There is some criticism of China that it does not observe the rule of law, that it does not observe the norms of the international system, and so on. This is a criticism frequently heard from Western countries. But we need to be clear about certain things here. First, China had no say in the present rules and norms of the international system. They were all developed by the US and Western Europe. So China was not a party to the formation of the international system. Nevertheless, China has been a very good global citizen in the United Nations, in the World Trade Organization, in the International Monetary Fund, in the World Bank. China has played a very positive role. And China has always been very generous in its praise for the international system and the way it has been a beneficiary of that system. Let me just say something else as well here.

In a sense, China's rise started in 1978.China has not really been involved in any wars whatsoever since then. This is the period of China's great rise from nothing to now being equal with the most powerful country in the world economically. Now look at US history, or German history, or British history, or Japanese history, all of these countries were involved in many wars during the equivalent period of their historical development. China, in other words, has exercised extraordinary restraint during this period of its development.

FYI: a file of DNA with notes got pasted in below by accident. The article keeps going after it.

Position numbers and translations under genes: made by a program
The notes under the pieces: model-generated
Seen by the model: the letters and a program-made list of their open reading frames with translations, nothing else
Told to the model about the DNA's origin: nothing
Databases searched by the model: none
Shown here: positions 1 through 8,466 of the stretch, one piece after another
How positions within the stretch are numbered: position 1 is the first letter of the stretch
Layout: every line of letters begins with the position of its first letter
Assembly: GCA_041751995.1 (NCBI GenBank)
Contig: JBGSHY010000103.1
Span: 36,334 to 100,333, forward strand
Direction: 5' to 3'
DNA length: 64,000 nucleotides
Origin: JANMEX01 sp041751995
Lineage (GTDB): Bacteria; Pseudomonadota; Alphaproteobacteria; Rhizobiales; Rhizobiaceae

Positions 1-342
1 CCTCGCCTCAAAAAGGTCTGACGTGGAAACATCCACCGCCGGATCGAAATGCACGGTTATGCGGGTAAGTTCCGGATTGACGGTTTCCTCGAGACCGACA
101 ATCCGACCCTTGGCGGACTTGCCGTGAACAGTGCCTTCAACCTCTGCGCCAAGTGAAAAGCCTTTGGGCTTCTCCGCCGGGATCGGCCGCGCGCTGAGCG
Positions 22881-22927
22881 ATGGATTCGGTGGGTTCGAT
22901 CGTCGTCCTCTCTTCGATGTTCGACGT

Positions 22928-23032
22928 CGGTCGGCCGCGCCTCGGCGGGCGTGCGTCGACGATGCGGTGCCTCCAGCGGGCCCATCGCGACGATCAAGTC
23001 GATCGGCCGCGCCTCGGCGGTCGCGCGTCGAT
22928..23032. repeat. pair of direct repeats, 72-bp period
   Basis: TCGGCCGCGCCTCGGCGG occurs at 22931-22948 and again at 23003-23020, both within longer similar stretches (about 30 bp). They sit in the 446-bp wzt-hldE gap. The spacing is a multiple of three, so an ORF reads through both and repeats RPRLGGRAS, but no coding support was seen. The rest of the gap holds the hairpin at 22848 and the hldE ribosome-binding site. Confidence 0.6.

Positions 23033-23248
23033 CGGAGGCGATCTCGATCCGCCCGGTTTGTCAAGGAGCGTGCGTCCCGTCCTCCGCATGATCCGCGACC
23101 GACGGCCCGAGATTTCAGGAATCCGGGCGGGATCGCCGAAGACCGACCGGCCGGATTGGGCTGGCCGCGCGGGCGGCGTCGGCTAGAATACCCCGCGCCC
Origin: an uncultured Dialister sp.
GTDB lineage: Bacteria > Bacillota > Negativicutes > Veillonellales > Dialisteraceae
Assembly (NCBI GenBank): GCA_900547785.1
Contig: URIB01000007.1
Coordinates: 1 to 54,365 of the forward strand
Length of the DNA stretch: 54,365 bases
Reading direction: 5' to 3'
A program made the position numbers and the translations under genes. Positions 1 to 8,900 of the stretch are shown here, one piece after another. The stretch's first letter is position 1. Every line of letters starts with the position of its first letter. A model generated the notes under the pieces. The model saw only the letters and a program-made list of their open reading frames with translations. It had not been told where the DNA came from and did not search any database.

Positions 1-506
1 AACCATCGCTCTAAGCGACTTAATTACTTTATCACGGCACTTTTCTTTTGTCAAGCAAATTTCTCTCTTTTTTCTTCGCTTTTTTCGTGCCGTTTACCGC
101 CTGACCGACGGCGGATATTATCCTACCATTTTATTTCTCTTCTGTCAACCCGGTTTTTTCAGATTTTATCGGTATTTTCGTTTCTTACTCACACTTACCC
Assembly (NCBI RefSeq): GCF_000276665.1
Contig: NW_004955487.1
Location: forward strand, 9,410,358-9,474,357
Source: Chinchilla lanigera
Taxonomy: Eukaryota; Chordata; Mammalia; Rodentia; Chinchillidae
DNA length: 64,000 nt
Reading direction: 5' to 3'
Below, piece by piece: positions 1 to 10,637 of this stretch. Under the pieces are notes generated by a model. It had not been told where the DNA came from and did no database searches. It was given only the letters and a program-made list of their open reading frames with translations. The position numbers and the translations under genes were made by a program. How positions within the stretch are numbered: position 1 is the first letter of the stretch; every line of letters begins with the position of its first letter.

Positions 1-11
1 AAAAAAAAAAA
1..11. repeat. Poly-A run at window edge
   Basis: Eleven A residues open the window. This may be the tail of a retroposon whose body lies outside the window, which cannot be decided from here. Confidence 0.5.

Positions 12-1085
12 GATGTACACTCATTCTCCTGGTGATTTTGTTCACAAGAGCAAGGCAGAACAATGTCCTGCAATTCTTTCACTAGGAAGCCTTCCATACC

I don't believe the present international system can survive for a long time. And the reason is quite simple. We live in a completely different world, a rapidly changing world. In 1980, the center of the global economy was essentially Western Europe and the US. By 2050, it will be China and India.

Increasingly, what we are witnessing is the rise of the developing world, and the decline of the developed world. In other words, we're talking about an international system which will be far more representative of humanity than it is now. In other words, we're moving from an essentially authoritarian, minoritarian system of global governance to something which is far more representative of the world as it is.

That's very positive in terms of the future. But it is creating a big crisis in the West. I view China's rise to be extraordinarily positive. That does not mean that China does not make mistakes, has not made mistakes, or will not make mistakes in the future. Of course it will. It's on a learning curve. It's only just really beginning to be a great power. But China is a very good learner. We can all see that.

The author is a British journalist, editor, academic, political commentator and the author of When China Rules the World. The author contributed this article to China Watch, a think tank powered by China Daily. The views do not necessarily reflect those of China Daily.